Wise Woman: Erin Patinkin of Ovenly

Wise Woman: Erin Patinkin of Ovenly

 

 
 
Our ongoing Apiece Apart Wise Woman series distills women’s specific expertise into advice and education that build us all up together.
 
An idea creator and business maker, Erin Patinkin is CEO and co-founder of the award-winning bakery Ovenly; executive producer & co-host of Start to Sale on Vox; and advisor and consultant to emerging businesses around the US. As an advisor, Erin's work centers around making brass tacks advice, tools, and resources accessible to any emerging entrepreneur, from the key terms and proposals every investor wants to know to the portfolio of tools she has cultivated as a self-made business owner.
 
Next week we’re excited to host Erin in a very special intimate workshop in our Soho store, where Erin will both share her learnings as well and offer hands-on advice and access to the tools she has crafted surrounding pitch making and financial modeling. Below, a glimpse at her thought process and a few specific sharing on the tips and advice that have helped her most. 
 
 
 

 

Wise Woman: Erin Patinkin

 

 
Erin’s tough love advice for an emerging entrepreneur:
 
Own your title:
“When Ovenly first started, I was in the kitchen 14 hours a day, developing recipes and baking. But after the first year I realized that the thing that fascinated me most was the business aspect. I organically moved over to working on the sales, the finance, the marketing decisions...at the same time we raised money a few times. And yet, today I still get asked at 40 years old — I am the CEO of five bakeries, one event space, 300 wholesale clients, 70 employees —  if I get up at 4am each day and put on my apron. People assume the title is fake. My response is always, ‘I haven't put on an apron since I was 29 years old.’ 
 
I remember once being in a meeting with an advisor, explaining the roles I played and what motivated me and the advisor said, ‘Well, you're a real entrepreneur.’ And I was like…. ‘Oh. That's the word for what I am.’ I think my path to being a true entrepreneur started when I allowed myself to unapologetically own my title.”

 
Ask For Help:
“If I didn't have my mentors, I don't know where I'd be. I am not wealthy, and I didn't come from money. It took me so long to network and find those people and learn how to communicate in ‘investor speak.’ I have been in fundraising situations where I felt really locked out of conversations and locked out of being taken seriously…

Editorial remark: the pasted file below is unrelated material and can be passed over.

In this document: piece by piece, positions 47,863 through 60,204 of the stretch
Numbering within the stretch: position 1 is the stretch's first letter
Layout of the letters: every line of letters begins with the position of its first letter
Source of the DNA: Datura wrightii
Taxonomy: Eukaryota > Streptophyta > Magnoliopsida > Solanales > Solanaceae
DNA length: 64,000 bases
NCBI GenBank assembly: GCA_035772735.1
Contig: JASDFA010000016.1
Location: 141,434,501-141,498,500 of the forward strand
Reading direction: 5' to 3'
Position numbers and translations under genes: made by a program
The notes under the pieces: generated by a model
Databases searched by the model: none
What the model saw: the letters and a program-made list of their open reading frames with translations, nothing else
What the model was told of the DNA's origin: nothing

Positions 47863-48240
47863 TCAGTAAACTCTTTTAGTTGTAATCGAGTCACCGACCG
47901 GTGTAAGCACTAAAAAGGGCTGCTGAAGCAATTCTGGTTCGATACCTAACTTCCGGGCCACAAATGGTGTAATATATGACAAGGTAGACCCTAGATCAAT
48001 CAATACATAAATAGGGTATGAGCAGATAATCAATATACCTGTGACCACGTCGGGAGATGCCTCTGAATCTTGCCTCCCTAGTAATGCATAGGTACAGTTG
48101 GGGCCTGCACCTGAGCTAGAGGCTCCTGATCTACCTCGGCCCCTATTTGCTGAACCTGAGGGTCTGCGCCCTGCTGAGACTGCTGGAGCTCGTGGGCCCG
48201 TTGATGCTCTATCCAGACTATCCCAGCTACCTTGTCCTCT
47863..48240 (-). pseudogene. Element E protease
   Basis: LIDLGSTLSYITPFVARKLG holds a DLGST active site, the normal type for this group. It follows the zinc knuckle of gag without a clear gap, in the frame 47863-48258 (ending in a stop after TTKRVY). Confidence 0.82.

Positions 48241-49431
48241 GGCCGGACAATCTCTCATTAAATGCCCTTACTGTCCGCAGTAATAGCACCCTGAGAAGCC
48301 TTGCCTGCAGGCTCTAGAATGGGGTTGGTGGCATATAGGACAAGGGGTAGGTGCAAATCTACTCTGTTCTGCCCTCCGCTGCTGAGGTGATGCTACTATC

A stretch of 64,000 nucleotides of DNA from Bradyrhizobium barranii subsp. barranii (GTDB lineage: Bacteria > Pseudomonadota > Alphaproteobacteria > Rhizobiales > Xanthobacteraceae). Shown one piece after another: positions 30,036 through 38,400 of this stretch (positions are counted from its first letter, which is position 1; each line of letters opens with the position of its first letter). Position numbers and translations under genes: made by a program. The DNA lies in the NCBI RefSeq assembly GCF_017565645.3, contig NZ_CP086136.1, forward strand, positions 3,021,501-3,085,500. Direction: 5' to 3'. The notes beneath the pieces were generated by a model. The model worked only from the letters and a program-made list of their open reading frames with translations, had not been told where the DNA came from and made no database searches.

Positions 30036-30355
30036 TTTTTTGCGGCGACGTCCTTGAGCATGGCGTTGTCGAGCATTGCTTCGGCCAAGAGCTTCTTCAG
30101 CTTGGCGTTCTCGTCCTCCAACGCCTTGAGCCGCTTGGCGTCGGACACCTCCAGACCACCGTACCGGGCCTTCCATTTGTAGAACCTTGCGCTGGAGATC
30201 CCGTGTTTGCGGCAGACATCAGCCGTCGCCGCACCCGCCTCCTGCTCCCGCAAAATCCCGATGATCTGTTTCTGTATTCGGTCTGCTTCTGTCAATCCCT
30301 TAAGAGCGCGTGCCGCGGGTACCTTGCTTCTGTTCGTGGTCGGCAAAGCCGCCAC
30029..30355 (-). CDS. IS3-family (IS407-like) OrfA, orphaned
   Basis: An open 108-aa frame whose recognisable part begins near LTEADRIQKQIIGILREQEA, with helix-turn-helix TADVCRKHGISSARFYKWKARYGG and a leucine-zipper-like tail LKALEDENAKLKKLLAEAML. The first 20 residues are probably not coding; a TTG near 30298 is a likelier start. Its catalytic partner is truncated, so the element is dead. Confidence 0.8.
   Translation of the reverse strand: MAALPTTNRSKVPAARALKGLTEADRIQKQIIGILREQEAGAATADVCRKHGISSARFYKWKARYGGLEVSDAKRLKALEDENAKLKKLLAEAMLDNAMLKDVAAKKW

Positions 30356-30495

When I was beginning to shape my business I didn’t have anyone who could directly answer my questions, like: How do I do this thing that I want to do? What does a pro forma look like? What should a pitch look like? What is typically expected in a meeting with an investor? What 17 terms do I need to have responses for?
 
I think it's such a detriment that people (especially women) feel too embarrassed to ask for that exact advice. This is why I do what I do now.” 

 
Know how to craft a pitch…and how to back up the lingo:
“Access to capital is the #1 reason people either don’t start or end up closing a business. It’s not because the business or the idea is bad! Rather, it’s usually because they don’t know where to find funding, or they don’t know how to make a proper pitch. For example, one thing every entrepreneur will be asked to show potential investors is a ‘pathway to profit with EBITDA.’ This phrase is going to come up again and again, and it basically just means: what is your real net profit going to be at the end of the day?”
 
 
Know your numbers:
“Another thing I hear all the time is, ‘Numbers make my brain melt. I can’t look at them.’ To that I say… get over it and learn them, because if you don’t know your numbers you will never make it. Or if you truly cannot do the math, find a business partner who can. You can’t just blindly pass everything off to a bookkeeper and walk away. You must understand money coming in and going out or you’re going to have a problem down the line.”
 
 
Not everything is an inspirational quote:
“Sometimes a failure is just a failure. The best thing you can do is learn from that. The popular narrative is about ‘the thing someone thought was a failure that turned into the landslide success’ but…you can’t turn all failures into a win. And that’s ok.”
 

 
Wise Woman: Erin Patinkin

 

 
Toolkit:

Erin’s resources — a portfolio of open source and free documents created by Erin
for helping individuals access information on pitching and financial models:

How to Pitch
Basic Pitch Template 
More tools here


More articles by Erin: 

“Real Change, Right Now” on Cherry Bombe
“How I Built A Successful Small Business” on VICE
Listen to Erin’s podcast Start to Sale on Vox